AsianScientist (Jan. 5, 2018) – A research group in Japan has demonstrated that punishment might not be an effective means to get members of society to cooperate for the common good. They published their findings in the journal Proceedings of the National Academy of Sciences.
Human societies maintain their stability by forming cooperative partnerships. However, cooperation often comes at a cost. For example, individuals who raise the alarm to alert other members of a group to impending danger could be losing valuable time to save themselves. It is unclear why natural selection favors cooperation among individuals who are inherently selfish.
In theoretical studies, punishment is often seen as a means to coerce people into being more cooperative. To examine this theory, a team of international researchers led by Assistant Professor Marko Jusup of Hokkaido University in Japan and Assistant Professor Wang Zhen of Northwestern Polytechnical University in China has conducted a ‘social dilemma experiment.’
The team investigated if providing punishment as an option helps improve the overall level of cooperation in an unchanging network of individuals. They used a version of the commonly employed ‘prisoner’s dilemma’ game. Two hundred and twenty-five students in China were organized into three trial groups and played 50 rounds each of the game.
Students in one group played against opponents that were swapped each round, while students in a second group played against the same opponent for all 50 rounds. In a third group, students played against the same opponent for 50 rounds, but had the ability to punish their opponent for not cooperating.
The expectation is that, as individuals play more with the same opponents over several rounds, they see the benefit of cooperating to earn more points. Introducing punishment as an option is basically saying: if you don’t cooperate with me, I’ll punish you. Hypothetically, punishment should lead to greater cooperation.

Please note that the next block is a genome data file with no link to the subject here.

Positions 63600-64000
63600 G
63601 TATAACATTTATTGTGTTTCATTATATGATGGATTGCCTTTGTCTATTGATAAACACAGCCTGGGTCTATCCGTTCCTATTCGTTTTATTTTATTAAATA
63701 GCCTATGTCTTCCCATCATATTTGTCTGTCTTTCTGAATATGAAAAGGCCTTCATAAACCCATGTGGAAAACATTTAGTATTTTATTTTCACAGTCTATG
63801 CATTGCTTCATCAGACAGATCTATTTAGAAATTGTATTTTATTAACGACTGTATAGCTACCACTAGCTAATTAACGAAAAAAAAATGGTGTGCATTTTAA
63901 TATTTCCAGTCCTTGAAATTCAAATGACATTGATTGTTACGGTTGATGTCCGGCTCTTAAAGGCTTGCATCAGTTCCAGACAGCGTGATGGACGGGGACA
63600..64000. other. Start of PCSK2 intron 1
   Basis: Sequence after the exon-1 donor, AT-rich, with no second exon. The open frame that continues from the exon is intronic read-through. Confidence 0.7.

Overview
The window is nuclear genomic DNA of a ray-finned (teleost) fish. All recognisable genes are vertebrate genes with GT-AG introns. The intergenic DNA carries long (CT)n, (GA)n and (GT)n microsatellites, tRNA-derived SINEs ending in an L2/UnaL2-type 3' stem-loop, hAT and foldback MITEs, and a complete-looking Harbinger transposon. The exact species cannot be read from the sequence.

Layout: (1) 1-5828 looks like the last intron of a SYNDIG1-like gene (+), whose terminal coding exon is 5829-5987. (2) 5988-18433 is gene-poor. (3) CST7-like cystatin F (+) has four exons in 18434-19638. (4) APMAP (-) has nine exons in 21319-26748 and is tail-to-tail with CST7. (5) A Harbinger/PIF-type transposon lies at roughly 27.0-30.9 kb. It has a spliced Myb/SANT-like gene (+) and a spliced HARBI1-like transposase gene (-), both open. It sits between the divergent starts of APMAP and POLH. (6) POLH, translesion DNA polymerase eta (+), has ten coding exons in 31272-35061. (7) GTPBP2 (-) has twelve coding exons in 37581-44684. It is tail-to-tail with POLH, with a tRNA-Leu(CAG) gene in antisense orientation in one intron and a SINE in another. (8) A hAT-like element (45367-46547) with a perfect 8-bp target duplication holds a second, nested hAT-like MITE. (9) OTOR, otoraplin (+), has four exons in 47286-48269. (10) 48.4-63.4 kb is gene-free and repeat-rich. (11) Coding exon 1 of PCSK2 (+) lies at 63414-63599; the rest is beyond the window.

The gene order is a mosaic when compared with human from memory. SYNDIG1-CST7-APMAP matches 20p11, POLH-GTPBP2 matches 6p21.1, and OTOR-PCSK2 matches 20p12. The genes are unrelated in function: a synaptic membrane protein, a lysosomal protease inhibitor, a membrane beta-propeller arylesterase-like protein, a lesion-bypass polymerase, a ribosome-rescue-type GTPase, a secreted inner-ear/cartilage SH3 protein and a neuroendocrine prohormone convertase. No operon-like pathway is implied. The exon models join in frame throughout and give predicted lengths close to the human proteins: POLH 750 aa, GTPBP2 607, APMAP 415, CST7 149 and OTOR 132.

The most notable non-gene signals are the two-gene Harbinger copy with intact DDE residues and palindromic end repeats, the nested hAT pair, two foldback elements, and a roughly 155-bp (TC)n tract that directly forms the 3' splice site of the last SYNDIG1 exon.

The researchers found that players in groups with constantly changing partners only cooperated in 4 percent of games played. When players were able to interact with their opponents over multiple rounds, the level of cooperation increased to 38 percent.
Surprisingly, however, adding punishment as an option did not improve the level of cooperation (37 percent). The final financial payoffs in this trial group were also, on average, significantly less than those gained by players in the static group. Interestingly, less defection was seen in the punishment group when compared to the static group as some players replaced defection with punishment.
“While the implied message when punishing someone is ‘I want you to be cooperative,’ the immediate effect is more consistent with the message ‘I want to hurt you,’” said the researchers.
Punishment seemed to have an overall demoralizing effect, as individuals who were punished on multiple occasions saw the majority of their total payoff vanish in a short period of time, the researchers explained. This could lead players to lose interest in the game and play the remaining rounds with a less rational strategy. The availability of punishment as an option also seemed to reduce the incentive to choose cooperation over competition.
“It could be that human brains are hardwired to derive pleasure from punishing competitors,” said Jusup.
“However, it is more likely that, in real life, a dominant individual has the ability to punish without provoking retaliation,” Wang noted.
Although the study provides valuable insights into how cooperation arises in human society, the team advises it would be unwise to extrapolate the implications of their study far beyond the experimental setting.
The article can be found at: Li et al. (2017) Punishment Diminishes the Benefits of Network Reciprocity in Social Dilemma Experiments.
Source: Hokkaido University; Photo: Shutterstock.
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